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We Might Have Cancer, But Cancer Never Had Us


I learned through social media that Sunday June 5th is National Cancer Survivors Day which reminded me of the motto Richard  and I lived by after he was diagnosed  with esophageal cancer in 2011 -“We Might Have Cancer, But Cancer Never Had Us.”  Even in some of our most difficult days, we always stuck by our motto because it freed us from the burden of cancer. Sure, we were aware of the reality of the diagnosis, but the fact of the matter is, Richard outlived his original prognosis by more than two years.   I’m confident that  our motto kept us strong throughout the ordeal of dealing with his cancer diagnosis.

I started The Purple Jacket blog not to long after Richard  was diagnosed with cancer.  I remember the day the diagnoses came in quite well, “Mr. Schiffer has a massive growth where the esophagus and stomach attach” said the gastroenterologist.  After beating prostrate cancer, two cardiac by-pass surgeries, Richard looked at me and said, “I guess this will be something that will eventually take me.”  Richard was a realist, that was one of the many qualities I admired about him.

As I think about National Cancer Survivors day, I am reminded about the importance of caregivers sharing our stories with each other.  Writing the blog helped me and Richard cope with the diagnosis.  Our story in the Sun-Sentinel, In Sickness and In Health:  A Couples Final Journey  had a major impact on the importance of  sharing ones story.  I encourage everyone, as they feel comfortable, to share as much of their caregiving story as they possibility can. Sharing ones caregiving story, albeit it cancer, Alzheimer’s, or whatever health calamity you and your caree face, is a good antidote for any insidious  diagnosis, like cancer.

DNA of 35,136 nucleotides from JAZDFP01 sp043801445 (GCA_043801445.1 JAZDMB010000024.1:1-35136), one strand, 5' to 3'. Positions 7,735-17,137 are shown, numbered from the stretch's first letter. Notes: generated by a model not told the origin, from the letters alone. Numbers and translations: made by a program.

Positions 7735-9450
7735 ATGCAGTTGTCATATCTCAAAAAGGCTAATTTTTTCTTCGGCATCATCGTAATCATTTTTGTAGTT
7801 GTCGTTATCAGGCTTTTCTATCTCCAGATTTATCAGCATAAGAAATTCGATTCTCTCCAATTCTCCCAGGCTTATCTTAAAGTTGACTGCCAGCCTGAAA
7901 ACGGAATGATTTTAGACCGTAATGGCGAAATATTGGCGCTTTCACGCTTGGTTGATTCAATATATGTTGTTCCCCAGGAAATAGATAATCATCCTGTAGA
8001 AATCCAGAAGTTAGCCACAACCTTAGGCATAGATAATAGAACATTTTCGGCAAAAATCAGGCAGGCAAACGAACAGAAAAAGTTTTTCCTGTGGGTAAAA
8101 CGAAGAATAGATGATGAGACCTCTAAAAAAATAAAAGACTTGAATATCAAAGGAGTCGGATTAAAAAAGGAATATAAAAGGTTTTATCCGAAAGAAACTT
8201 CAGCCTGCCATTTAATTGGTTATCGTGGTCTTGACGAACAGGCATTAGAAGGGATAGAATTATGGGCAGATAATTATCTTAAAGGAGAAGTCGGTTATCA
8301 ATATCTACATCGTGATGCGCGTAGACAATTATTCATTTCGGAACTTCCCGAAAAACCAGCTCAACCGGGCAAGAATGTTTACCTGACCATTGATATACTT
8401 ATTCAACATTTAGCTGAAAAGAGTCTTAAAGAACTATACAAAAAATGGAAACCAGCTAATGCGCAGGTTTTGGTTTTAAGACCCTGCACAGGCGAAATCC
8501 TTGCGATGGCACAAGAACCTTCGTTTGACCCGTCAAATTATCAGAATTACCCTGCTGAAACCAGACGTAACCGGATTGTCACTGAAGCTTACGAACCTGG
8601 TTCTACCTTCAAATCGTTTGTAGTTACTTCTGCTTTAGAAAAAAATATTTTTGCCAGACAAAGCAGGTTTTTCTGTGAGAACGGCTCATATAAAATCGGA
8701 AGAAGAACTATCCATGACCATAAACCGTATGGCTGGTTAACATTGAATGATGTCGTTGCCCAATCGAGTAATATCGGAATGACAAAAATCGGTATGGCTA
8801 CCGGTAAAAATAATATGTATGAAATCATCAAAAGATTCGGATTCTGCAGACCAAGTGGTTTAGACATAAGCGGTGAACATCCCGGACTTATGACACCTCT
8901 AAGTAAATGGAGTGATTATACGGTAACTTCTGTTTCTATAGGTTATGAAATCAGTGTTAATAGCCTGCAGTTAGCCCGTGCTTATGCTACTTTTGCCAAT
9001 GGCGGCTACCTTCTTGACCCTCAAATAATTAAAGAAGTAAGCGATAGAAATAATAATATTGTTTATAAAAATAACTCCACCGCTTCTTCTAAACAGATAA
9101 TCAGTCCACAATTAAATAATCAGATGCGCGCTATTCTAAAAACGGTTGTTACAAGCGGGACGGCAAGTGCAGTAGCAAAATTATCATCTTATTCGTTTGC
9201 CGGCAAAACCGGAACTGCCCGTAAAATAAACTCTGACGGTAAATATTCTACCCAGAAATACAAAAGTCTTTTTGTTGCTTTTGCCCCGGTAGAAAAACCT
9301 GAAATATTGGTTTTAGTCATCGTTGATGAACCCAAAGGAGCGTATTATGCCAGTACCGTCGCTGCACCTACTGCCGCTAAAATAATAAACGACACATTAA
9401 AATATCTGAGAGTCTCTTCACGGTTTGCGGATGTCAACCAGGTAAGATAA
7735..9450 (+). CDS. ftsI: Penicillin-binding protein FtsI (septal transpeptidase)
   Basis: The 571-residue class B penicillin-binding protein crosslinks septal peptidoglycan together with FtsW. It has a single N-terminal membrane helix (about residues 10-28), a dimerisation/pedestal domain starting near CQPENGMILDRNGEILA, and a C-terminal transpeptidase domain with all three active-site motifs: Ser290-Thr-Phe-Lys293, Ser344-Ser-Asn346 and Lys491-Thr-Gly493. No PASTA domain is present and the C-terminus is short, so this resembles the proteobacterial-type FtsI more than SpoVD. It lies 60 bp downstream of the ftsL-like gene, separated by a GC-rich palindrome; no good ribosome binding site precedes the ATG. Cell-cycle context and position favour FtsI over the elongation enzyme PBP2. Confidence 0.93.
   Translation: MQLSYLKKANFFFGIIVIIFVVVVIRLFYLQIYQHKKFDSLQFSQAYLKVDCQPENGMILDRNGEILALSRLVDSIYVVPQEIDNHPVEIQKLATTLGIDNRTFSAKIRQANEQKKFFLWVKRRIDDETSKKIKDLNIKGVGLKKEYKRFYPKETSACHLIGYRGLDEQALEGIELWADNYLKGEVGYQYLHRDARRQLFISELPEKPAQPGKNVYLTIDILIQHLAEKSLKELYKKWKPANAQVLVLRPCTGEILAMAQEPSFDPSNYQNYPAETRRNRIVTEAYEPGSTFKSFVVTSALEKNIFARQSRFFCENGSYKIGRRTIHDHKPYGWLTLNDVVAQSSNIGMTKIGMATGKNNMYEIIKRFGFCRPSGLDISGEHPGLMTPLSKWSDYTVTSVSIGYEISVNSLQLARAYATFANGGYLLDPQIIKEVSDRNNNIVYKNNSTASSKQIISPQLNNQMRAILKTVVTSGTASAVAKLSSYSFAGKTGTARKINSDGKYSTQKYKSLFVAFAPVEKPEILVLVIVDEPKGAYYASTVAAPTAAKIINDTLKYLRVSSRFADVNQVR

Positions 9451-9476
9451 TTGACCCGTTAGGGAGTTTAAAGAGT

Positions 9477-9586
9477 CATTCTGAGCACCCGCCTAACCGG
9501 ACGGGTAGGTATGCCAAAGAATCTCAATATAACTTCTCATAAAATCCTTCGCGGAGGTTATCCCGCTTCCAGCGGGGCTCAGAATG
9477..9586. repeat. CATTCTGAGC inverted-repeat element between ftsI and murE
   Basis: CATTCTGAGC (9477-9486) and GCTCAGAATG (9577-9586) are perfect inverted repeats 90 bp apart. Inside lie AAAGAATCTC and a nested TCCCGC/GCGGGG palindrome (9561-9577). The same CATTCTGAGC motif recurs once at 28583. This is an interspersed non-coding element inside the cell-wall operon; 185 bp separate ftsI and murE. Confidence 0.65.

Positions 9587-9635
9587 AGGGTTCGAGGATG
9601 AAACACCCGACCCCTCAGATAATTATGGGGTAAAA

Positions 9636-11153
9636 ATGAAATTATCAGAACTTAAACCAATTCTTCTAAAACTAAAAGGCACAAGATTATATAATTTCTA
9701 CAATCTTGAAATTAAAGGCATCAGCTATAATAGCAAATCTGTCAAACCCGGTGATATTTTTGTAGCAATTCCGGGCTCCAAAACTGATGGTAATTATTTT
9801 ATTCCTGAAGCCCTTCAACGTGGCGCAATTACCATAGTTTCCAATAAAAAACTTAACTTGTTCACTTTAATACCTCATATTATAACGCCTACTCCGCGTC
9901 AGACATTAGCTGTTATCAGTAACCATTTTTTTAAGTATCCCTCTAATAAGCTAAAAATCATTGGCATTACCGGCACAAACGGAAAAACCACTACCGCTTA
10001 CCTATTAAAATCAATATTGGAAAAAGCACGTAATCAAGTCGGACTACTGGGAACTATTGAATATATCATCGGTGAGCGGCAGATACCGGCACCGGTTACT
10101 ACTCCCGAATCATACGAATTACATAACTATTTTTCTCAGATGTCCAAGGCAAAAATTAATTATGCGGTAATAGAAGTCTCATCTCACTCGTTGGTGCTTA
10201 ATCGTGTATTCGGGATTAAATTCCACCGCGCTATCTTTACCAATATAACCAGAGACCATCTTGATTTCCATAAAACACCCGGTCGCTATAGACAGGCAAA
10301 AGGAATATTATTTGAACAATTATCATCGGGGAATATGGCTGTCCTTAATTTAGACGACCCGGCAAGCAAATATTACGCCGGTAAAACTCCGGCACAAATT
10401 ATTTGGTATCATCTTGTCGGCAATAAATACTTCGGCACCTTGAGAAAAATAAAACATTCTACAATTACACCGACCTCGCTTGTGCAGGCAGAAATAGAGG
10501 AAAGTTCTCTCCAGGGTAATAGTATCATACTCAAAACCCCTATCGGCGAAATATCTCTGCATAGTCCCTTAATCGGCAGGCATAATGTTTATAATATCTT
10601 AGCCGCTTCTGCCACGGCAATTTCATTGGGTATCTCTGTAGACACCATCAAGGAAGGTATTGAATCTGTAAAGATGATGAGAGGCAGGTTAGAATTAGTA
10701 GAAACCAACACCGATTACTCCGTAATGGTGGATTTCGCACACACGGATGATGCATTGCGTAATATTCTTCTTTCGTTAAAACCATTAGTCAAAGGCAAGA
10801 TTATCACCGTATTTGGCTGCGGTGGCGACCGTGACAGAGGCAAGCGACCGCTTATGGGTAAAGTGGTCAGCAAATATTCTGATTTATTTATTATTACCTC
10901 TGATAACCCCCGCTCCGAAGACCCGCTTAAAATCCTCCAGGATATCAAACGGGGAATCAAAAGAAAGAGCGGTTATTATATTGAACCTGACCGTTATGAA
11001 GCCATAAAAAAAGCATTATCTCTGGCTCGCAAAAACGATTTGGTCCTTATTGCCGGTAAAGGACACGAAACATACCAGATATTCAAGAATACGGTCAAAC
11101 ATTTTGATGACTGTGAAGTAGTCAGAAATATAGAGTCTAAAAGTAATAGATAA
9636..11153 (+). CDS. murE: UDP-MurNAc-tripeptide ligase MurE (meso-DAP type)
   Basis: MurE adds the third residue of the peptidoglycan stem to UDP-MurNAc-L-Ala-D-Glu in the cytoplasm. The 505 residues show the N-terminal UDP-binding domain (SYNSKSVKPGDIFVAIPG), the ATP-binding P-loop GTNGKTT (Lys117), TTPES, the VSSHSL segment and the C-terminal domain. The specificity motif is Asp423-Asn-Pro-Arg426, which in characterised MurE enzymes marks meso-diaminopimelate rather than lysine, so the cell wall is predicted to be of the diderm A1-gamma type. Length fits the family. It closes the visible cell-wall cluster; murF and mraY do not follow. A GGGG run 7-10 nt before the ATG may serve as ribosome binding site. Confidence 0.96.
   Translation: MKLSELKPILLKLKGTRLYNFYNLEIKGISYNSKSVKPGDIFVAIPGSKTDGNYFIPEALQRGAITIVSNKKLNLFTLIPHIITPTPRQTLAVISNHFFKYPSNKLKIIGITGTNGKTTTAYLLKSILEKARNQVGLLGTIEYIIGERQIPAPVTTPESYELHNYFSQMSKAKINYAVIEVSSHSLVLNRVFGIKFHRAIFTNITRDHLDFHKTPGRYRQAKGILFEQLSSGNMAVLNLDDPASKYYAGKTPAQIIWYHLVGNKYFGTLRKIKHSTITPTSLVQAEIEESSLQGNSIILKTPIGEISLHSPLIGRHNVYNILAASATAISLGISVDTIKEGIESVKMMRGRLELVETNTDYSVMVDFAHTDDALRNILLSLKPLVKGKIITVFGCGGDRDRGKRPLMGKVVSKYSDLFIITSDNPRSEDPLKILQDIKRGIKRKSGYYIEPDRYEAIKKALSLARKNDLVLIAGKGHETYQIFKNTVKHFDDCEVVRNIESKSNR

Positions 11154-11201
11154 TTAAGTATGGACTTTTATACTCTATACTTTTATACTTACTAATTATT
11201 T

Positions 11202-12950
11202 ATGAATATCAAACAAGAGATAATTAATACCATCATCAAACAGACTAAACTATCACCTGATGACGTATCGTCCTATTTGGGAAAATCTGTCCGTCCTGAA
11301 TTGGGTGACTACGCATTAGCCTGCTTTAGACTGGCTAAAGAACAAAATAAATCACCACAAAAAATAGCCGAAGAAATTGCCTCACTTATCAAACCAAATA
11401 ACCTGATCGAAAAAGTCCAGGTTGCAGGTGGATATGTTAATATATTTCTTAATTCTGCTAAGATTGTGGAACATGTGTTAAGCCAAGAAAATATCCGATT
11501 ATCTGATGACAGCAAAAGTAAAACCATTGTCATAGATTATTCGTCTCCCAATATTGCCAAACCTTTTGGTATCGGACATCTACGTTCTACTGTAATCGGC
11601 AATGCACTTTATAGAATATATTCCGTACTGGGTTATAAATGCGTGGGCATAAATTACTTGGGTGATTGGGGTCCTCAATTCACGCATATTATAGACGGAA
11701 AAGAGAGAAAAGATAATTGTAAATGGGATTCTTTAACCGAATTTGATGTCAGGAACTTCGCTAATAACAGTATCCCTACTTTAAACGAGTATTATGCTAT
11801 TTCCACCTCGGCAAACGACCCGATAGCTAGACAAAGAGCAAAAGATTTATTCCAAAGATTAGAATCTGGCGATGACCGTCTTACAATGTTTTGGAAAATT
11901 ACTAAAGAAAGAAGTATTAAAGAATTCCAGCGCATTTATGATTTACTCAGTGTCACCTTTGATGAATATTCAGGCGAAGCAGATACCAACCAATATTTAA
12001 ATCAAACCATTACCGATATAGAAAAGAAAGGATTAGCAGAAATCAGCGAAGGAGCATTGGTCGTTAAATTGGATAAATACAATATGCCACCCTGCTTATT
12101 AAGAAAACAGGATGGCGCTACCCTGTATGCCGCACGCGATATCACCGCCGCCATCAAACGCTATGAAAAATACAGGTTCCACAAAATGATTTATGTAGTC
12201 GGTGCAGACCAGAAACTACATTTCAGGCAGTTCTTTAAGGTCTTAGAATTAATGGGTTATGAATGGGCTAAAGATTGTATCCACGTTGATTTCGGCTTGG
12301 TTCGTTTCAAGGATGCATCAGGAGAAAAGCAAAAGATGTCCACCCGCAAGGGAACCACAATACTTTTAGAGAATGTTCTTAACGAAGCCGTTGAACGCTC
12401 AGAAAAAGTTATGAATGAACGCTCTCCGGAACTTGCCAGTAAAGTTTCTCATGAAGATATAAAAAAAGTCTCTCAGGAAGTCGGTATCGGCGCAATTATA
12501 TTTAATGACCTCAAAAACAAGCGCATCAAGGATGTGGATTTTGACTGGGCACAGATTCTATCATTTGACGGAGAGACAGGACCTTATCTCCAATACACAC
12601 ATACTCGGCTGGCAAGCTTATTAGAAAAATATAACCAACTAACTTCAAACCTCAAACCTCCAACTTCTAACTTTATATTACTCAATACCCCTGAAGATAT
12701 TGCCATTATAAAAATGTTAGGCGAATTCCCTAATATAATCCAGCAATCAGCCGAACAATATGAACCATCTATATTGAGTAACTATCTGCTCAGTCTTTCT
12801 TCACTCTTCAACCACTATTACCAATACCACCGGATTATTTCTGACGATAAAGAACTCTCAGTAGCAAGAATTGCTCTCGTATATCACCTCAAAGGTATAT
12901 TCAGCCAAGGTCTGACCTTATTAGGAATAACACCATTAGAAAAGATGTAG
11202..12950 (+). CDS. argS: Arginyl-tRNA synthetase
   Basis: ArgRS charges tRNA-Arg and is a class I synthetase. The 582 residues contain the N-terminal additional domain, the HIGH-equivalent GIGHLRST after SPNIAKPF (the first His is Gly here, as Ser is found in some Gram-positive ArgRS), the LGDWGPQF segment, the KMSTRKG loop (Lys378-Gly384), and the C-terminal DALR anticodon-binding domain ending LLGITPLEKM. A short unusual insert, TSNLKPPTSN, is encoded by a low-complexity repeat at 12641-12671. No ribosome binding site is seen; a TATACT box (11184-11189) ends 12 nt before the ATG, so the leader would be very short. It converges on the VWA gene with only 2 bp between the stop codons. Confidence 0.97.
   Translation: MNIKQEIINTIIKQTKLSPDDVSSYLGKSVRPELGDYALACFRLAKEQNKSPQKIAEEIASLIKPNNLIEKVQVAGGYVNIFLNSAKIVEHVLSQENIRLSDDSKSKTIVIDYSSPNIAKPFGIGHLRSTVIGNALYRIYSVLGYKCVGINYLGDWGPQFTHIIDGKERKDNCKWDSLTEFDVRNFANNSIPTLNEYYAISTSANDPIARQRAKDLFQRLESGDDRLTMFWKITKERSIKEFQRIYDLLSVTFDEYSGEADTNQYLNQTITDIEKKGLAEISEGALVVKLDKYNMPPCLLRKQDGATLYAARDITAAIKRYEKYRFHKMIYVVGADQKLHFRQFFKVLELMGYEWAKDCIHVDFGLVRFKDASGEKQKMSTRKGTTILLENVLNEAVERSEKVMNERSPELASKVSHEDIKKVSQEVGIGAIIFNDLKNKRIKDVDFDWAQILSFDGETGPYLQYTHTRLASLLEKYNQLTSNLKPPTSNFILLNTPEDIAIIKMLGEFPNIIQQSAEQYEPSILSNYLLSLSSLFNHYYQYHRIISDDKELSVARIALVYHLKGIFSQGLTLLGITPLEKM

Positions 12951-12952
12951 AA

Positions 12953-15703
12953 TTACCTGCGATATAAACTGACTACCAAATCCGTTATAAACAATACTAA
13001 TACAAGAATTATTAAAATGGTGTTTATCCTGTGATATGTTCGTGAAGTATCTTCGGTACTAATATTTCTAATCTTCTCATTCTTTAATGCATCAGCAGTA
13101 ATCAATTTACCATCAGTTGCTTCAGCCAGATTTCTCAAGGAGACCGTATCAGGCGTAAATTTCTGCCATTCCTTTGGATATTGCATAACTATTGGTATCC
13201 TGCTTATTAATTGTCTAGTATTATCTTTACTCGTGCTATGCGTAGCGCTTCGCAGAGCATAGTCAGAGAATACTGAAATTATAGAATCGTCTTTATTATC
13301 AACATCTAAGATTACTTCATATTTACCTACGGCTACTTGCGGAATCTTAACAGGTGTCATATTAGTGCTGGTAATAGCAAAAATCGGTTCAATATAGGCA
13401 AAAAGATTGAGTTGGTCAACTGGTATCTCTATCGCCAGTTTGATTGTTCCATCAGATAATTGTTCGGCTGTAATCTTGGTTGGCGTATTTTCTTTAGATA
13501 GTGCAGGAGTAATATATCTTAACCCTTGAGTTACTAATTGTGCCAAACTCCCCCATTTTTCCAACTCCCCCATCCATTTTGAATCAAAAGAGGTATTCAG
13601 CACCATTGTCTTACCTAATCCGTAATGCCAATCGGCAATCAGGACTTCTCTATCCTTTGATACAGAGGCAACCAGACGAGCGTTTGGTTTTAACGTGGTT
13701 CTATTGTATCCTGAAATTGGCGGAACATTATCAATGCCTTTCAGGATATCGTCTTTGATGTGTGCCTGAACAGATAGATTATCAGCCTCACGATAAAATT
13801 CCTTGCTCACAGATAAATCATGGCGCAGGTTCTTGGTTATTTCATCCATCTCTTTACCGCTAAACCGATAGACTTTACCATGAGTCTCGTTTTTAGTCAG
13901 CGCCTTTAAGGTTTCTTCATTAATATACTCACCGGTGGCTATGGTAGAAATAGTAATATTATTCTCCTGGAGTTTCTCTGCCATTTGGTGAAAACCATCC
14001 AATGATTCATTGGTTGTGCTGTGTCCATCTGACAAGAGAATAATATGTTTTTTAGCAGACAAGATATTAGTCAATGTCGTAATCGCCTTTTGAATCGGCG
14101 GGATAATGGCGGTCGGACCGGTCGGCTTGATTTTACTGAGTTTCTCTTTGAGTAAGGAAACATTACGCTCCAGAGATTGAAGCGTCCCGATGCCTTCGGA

As we age and face different life challenges, we can look back on pictures to help tell the story of what we don’t see right before our eyes.   (2003 thru 2014 – click on the picture to see the year it was taken)

Pictures do tell a thousand stories.  What I did not see in January of 2014, was because I was looking at 2003.  The reality of a cancer diagnosis has a profound affect on everyone.  Sharing ones story has a profound affect too.  It reminds us that we are not alone in our caregiving journey.

I encourage you to share your caregiving story as you feel comfortable because cancer can never take away our love.  You see…”We Might Have Cancer, But Cancer Never Had Us”

Chris MacLellan is the author of “What’s The Deal With Caregiving?” and the host of Healing Ties radio program.

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Everyday: Live, Love, Laugh!


God gave us the gift of life; it is up to us to give ourselves the gift of living well.  Voltaire

I am taking break from the road to Spokane today to enjoy my 59th birthday. (Don’t tell anyone, but I am going bowling again!) Oh, but don’t worry, writing of chapter 3 is in earnest (please believe me)  and I suspect that my professor and mentor at Gonzaga University will have an update for me to do on  chapter 2 before this weekend is over.

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The MacLellan Six: Jim, JoAnn, Sissy, Chris, Gerri & Mary 

One of the greatest things about being the youngest of six, is that no matter how old I get, I will always be the youngest!  When I was younger, I always thought it was a disadvantage to be the youngest.  But through the years, my philosophy on that has changed.  As I get older, my thoughts on the aging has changed, too.  That is why I love Voltaire’s quote: “God gave us the gift of life; it is up to us to give ourselves the gift of living well.”

 

My sister Mary has the best philosophy

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“Sister” Mary and her trademark BIG Sunglasses